Rachel A. Carpenter has been named the department’s first chief safety officer.
Since 2016, Rachel has served as Caltrans' pedestrian and bicycle safety branch chief,where she envisioned and established Caltrans’ pedestrian and bicyclist safety program.
Most recently, she was on a special assignment with the California State Transportation Agency (CalSTA) as the project manager for the Zero Traffic Fatalities Task Force (pursuant to Assembly Bill 2363). As part of this role, she managed a 24-member task force of state and external agencies, and led the development of the final report of findings for the California Legislature on strategies to reduce traffic fatalities to zero.
Before joining Caltrans, Rachel worked with the San Francisco Municipal Transportation Agency’s Livable Streets Subdivision, where she was a project manager and design engineer for multiple bicyclist safety, pedestrian safety and traffic calming projects.
Rachel began her career as a staff engineer with TechLaw Inc. working on hazardous material remediation projects. She also worked as a graduate student researcher with the UC Davis Institute of Transportation Studies.
Rachel is a member of the Transportation Research Board Committee on Bicycle Transportation and earned the Caltrans Superior Accomplishment Award in recognition of her nationally leading work on safety-related research.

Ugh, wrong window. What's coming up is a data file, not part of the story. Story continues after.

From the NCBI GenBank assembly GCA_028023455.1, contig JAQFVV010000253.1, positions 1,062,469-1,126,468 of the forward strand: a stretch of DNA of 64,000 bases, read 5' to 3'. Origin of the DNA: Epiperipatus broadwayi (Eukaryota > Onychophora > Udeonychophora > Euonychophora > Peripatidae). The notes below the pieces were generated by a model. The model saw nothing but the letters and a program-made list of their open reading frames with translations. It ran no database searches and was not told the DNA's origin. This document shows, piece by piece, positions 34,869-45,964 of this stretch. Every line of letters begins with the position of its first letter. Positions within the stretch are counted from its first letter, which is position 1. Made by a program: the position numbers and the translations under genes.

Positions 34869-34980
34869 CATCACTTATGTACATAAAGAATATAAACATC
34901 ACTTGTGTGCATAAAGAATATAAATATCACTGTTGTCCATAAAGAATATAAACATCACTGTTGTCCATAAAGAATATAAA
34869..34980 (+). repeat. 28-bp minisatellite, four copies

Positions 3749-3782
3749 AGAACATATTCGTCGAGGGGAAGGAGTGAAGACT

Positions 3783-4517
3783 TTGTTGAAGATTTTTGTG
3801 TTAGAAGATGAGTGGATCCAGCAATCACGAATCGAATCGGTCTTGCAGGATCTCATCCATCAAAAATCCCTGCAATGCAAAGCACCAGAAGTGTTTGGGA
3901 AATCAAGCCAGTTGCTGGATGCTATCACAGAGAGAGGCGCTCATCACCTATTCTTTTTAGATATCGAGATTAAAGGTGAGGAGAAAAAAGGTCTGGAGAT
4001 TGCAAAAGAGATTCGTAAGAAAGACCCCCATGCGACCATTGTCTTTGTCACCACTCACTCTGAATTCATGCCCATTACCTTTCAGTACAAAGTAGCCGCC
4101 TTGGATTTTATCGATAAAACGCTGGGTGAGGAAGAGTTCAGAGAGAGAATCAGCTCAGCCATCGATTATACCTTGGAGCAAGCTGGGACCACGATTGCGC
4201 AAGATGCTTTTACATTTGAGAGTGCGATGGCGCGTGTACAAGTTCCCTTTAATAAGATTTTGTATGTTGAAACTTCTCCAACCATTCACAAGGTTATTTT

Rachel holds bachelor’s and master’s of science degrees in civil engineering (and a minor in music) and she is a licensed professional civil engineer in California. She volunteers as a city of Sacramento Active Transportation Commission member because she believes in the importance of being engaged in the community where she lives.
Mike Keever is Caltrans’ new chief engineer and deputy director of Project Delivery.
Mike has logged more than 30 years at Caltrans with a wide range of assignments that include his most recent position managing the multibillion-dollar capital program as the chief of the Division of Project Management. While in this role Mike oversaw major changes with the passage of the Road Repair and Accountability Act of 2017 (Senate Bill 1), the role of the California Transportation Commission in allocating project resources, the implementation of asset management, and a major hiring effort to deliver the SB 1 program. He also worked to double the value of projects delivered to construction and to align the program with the priorities of the administration.
Prior to that, Mike oversaw a large diverse technical organization as the chief of the Division of Engineering Services.
He has extensive project delivery experience including design, construction, responding to emergencies and developing innovations, policies and standards in his corporate work with research universities and various transportation agencies.
“Mike’s experience and relationships that have been built in working with the California Transportation Commission, the Federal Highway Administration, local agencies, industry, academia and other stakeholders and partners will serve him well in this role,” said Caltrans Director Toks Omishakin.